30 July - International Day of Friendship
Yes, at E-planet we'll be celebrating International Friendship Day on 30 July!
So, how can you celebrate with your students? Here's how to get started!
Friendship Stories & Art
Most likely your young students are familiar with the story of Mowgli, the clever boy who grows up in the jungle with Baloo the bear and Bagheera the panther... Well, that's a classic story of friendship that could be a great starting point for a simple speaking or writing activity.
Take a look at the following questions and get inspired: Who is Mowgli's best friend? What are the qualities of a good friend? Can you write a list of all the words or phrases that you associate with friendship? Do you believe that people who have lasting friendships are happier than others?
Your last question should be: Which artist could be your best friend? Listen to what your students have to say and then ask them to take an awesome quiz and find out what the fun Tate Kids site suggests! You could also encourage your English learners to create an arty bracelet to give to a friend! Just click here: Making a friendship bracelet.
For older learners of English, just download this amazing worksheet from our Voices B1 student’s book and let them not only sharpen their reading and vocabulary skills but also understand why having a supportive circle of friends can make a big difference in their lives!
International Friendship Day is a great opportunity to promote teamwork, help young learners to form friendships and create a positive culture in your ELT classroom.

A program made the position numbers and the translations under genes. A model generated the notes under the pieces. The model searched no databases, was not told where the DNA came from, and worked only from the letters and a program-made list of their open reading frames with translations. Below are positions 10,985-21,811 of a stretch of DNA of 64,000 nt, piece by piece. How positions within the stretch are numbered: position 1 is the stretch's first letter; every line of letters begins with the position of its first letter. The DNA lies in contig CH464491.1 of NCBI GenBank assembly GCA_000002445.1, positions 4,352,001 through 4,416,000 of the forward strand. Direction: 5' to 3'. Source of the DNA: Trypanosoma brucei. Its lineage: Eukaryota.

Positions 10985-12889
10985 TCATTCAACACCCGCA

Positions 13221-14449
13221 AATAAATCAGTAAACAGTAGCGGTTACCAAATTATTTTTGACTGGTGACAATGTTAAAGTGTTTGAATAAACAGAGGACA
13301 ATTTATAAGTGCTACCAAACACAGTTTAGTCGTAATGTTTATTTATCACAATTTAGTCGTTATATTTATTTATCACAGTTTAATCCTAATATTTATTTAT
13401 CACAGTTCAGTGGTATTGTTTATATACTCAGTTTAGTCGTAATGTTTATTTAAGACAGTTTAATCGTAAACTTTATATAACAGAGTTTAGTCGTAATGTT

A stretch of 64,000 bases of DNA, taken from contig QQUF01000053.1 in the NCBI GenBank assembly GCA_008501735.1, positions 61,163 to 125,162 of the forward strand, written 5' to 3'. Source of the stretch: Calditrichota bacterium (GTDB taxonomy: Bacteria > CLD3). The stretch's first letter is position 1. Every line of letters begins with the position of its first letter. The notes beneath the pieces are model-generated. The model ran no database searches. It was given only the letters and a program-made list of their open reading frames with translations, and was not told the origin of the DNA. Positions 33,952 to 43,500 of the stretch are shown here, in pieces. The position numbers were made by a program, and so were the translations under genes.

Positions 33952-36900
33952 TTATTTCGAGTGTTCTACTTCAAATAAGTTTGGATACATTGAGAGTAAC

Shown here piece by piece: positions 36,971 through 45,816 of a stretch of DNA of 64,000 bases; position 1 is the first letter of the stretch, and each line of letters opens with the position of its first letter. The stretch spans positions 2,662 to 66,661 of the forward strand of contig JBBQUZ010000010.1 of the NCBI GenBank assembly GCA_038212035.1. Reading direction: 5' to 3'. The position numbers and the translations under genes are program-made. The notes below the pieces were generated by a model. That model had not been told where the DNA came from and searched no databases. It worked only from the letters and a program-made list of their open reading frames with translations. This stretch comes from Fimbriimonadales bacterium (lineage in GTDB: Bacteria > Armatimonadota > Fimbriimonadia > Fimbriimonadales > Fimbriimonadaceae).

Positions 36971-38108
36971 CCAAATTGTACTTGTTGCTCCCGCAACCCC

How can you do that? Well, first of all, you can divide your students into small groups and ask them to make some posters celebrating friendship. Use popular quotes to prompt class discussion (e.g. What's your favourite friendship quote? Why?) and then ask your students to choose a quote, get inspired and create their poster!
For young students, start with quotes they are most likely familiar with. For example, 'A day without a friend is like a pot without a single drop of honey left inside' is a phrase by Winnie the Pooh that many children know and understand.
For older learners, famous English poets, novelists and playwrights can offer the needed inspiration. The well-known phrase 'Words are easy, like the wind; faithful friends are hard to find' by William Shakespeare is a good starting point.
💡 In general, you should always bear in mind that activities which require pair/group work help your learners to form bonds with each other and learn how to behave respectfully. Even if you provide private English language lessons, motivate your students to work on projects and activities with friends.
The Secret Message Project
When you were a child, did you ever want to send a friend a super awesome secret message? Hmm, let's see if you can write in invisible ink with your English learners!
Explain to your students that they just have to squeeze some lemon juice into a bowl and stir in a few drops of water. Then they dip a cotton bud into the mix, write their message on a piece of paper and give it to a friend. And ta-da! When he or she holds it close to a light bulb, the message will appear as if by magic!
💡 That's an engaging STEAM (Science, Technology, Engineering, Arts and Mathematics) activity that can easily foster curiosity and love for PBL (Project-based Learning).
So, through friendship we can generate passion for a better world. Let’s help all English learners to appreciate this special day! How are you planning to celebrate this year's International Friendship Day with your E-planet students?
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